We found a nice little hostal for the night in the tiny town of Futaleufu just over the border and then wandered out for dinner. There were only 2 restaurants open so we chose the one that had a pretty extensive menu. We sat down and began looking at the menu and noticed X’s next to many of the items on the menu. We asked the waitress if the X’s indicated that they did or did not have that item as it was not clear…and neither was her answer. So I order lasagna, which did not have an X, but the waitress said, “no hay”…which means they don’t have it. Next I tried ordering a burger, which did have an X next to it…but she said, “no hay”. Joachim and Kyosti tried ordering as well with similar results. I asked if she could just tell me what she DID have and we’ll choose from that. So, she went to the kitchen and returned 10 minutes later and said they have lomo (meat) with potatoes or soup. I asked what kind of soup, but she didn’t know and once again returned to the Kitchen to find out. Tomato soup, perfect…I’ll take it. Joachim and Kyosti went for the lomo and we added a round of beer to the order. 15 minutes later she returned and said, no hay lomo. We started laughing hysterically…and they amended their order to tomato soup as well.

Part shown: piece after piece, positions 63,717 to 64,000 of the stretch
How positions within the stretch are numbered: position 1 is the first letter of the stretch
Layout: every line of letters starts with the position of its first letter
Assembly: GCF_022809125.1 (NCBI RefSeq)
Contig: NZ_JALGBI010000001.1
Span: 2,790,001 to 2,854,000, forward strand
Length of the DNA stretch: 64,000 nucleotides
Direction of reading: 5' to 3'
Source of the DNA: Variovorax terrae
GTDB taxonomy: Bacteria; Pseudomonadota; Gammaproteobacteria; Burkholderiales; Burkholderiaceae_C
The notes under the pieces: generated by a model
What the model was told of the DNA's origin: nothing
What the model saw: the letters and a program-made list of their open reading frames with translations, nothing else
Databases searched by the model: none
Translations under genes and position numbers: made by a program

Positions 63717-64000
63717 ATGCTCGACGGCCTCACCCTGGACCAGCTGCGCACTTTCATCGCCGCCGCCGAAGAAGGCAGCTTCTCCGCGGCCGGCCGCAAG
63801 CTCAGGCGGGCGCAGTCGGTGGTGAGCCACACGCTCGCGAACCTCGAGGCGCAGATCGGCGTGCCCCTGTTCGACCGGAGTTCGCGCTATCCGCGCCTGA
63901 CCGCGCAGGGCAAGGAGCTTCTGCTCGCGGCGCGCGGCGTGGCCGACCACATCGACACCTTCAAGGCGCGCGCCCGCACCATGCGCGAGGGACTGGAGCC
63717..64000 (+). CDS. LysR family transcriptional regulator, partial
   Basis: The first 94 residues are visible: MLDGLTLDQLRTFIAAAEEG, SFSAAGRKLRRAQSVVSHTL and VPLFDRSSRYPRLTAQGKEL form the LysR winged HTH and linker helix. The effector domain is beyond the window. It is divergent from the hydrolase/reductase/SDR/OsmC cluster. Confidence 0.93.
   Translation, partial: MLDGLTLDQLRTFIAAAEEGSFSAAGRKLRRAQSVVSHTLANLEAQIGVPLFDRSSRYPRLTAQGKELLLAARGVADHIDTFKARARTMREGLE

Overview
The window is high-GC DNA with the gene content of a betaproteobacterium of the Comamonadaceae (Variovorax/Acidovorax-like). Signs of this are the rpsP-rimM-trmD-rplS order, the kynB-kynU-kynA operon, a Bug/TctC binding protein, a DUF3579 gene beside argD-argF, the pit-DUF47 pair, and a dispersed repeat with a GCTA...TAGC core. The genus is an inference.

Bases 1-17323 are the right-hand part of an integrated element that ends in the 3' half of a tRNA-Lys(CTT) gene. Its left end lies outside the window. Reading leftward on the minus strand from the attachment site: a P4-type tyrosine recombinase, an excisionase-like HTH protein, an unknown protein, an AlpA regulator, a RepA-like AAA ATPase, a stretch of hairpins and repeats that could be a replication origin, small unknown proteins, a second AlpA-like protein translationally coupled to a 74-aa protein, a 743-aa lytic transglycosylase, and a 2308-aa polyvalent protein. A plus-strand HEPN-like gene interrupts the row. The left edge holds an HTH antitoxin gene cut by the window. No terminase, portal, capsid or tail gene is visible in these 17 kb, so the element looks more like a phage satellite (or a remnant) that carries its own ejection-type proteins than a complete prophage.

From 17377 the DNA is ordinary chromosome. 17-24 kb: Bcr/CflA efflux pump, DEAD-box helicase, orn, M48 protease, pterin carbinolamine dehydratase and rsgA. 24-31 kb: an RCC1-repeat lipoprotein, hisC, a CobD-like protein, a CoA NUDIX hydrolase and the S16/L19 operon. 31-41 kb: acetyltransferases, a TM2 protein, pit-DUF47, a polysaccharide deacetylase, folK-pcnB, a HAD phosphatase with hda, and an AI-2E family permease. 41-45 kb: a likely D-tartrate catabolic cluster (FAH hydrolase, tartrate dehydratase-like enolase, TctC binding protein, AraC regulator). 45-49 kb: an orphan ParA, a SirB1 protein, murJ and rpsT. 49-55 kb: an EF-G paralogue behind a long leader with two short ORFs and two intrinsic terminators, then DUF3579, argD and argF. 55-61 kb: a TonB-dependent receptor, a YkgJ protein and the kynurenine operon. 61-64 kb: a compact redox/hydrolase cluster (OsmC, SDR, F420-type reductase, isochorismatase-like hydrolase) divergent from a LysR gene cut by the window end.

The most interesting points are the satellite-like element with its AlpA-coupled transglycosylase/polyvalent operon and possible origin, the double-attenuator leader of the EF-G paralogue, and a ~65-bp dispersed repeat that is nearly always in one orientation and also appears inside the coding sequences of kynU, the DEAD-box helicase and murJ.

Our “no hay” dinner….

So, with a menu of at least 50 items on it, it came down to they had tomato soup, bread and beer….which was fine with us and we got a good laugh out of it as well. Such is life in the remote area’s of Patagonia…